No sanctions on agricultural products
The U.S clarified that although there are sanctions imposed on Russia, there are no sanctions on any agricultural products coming out of Russia. Russia can import their agricultural products and countries can buy Russianagricultural products including fertilizers and wheat.
U.S warning to Africa
The U.S warned African countries that are dealing with Russia, especially on goods covered by sanctions. Even though Uganda and any other African country have the right to choose their friends and their enemies, the US says that if a country decides to engage with Russia, where there are sanctions, then they are breaking those sanctions. The U.S warned that those countries dealing with Russia will be dealt with accordingly.
The Republic of Uganda and the United States diplomatic relations were established in 1962, the year Uganda got its independence from colonial rule. In the post-independence period, Uganda endured despotism and near economic collapse. The human rights abuses of several Ugandan governments have stained U.S relations with Uganda. For the last 36 years since President Museveni came into power, Uganda has experienced relative political stability and economic growth, but also significant human rights, governance, and democracy deficits. Uganda also faces other challenges as well, including explosive population growth and power infrastructure constraints.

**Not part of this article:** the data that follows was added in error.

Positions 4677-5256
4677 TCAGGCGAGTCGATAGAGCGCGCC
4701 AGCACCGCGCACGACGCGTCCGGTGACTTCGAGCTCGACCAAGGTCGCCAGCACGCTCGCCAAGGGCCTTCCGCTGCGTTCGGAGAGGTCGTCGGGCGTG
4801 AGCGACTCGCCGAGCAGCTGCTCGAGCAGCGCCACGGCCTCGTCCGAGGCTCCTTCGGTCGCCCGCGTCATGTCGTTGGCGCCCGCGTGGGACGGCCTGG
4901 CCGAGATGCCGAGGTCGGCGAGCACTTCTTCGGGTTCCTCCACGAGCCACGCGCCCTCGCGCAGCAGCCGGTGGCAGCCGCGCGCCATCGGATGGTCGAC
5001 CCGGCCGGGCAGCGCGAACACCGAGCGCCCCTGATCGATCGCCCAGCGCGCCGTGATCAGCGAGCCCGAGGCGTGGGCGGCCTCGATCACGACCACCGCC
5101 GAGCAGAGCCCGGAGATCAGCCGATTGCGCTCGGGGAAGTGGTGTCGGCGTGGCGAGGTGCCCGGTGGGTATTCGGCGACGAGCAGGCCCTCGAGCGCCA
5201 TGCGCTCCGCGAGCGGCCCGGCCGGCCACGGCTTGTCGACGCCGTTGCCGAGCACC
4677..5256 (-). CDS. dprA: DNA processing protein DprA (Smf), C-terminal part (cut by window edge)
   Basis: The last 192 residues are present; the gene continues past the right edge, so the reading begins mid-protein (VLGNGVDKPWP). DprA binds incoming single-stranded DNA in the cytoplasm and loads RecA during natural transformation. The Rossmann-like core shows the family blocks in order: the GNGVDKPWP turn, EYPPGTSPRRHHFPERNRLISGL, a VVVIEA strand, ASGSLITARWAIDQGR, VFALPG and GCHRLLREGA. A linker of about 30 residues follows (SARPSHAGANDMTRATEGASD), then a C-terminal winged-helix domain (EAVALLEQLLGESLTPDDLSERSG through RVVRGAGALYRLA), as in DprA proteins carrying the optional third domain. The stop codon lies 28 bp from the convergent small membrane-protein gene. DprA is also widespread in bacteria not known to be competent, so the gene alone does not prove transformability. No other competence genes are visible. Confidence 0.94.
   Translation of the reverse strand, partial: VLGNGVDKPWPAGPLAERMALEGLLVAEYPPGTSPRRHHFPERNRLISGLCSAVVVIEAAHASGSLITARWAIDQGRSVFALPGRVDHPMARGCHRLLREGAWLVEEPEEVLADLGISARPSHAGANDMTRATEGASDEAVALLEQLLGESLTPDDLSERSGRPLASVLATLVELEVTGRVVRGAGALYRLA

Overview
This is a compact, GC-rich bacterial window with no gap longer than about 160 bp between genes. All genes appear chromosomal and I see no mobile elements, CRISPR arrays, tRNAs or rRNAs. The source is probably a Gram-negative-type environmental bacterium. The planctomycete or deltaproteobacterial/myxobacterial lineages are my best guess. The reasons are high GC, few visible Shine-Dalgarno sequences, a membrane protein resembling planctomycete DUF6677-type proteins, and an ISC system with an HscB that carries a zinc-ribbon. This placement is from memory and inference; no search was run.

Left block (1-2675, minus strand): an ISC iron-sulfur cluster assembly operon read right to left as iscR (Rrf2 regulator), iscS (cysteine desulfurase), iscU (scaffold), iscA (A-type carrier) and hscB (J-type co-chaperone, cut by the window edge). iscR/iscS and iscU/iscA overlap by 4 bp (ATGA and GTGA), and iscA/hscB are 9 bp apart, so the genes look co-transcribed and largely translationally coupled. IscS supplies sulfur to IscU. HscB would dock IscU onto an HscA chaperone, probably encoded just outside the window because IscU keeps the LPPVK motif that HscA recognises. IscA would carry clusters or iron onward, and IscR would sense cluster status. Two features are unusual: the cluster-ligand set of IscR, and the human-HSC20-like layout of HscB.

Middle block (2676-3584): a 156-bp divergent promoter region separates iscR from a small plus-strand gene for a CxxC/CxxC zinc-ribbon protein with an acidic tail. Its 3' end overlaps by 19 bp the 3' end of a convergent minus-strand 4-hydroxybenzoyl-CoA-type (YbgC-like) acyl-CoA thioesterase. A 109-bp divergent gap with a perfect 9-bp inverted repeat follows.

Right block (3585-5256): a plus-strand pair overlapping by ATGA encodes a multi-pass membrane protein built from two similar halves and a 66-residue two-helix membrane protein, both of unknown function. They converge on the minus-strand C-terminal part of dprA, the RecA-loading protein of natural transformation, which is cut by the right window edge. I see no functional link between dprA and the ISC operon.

Partners- Uganda has been partnering with the U.S in promoting stability in the Horn and East/Central Africa and combating terror, particularly through its contribution to the African Union Mission in Somalia. Last year the government of Uganda agreed to temporarily host 2000 refugees from Afghanistan who have fled their country after the Taliban militants took power at U.S’s request.
Assistance– The U.S provides significant health and development assistance to Uganda, with an assistance budget exceeding USD950 million per year. The U,s also provides anti-retroviral treatment for more than 1.2 million Uganda with AIDs/HIV.
Economic funding- The U.S is helping the Ugandan government to boost economic growth and agricultural productivity. This is done by improving educational outcomes and supporting democratic governance through inclusive accountable institutions.
Trade– The U.S has committed to signing trade and investment framework agreements with the East African Community and with the Common Market for Eastern and Southern Africa. Uganda is a member of both regional organizations
The U.S export to Uganda include machinery, optical and medical instruments, wheat, and aircraft. Whereas U.S imports from Uganda include coffee, cocoa, base, metals, and fish.
During Thomas-Greenfield’s trip to Uganda, she announced USD20 million in development assistance to Uganda. The fund, which is subjected to U.S Congressional approval, is aimed at helping smallholder farmers adopt improved agricultural practices. This is meant to increase productivity, reduce post-harvest losses and mitigate the impacts of growing food security, which she aid have been exacerbated by Russia’s aggression in Ukraine.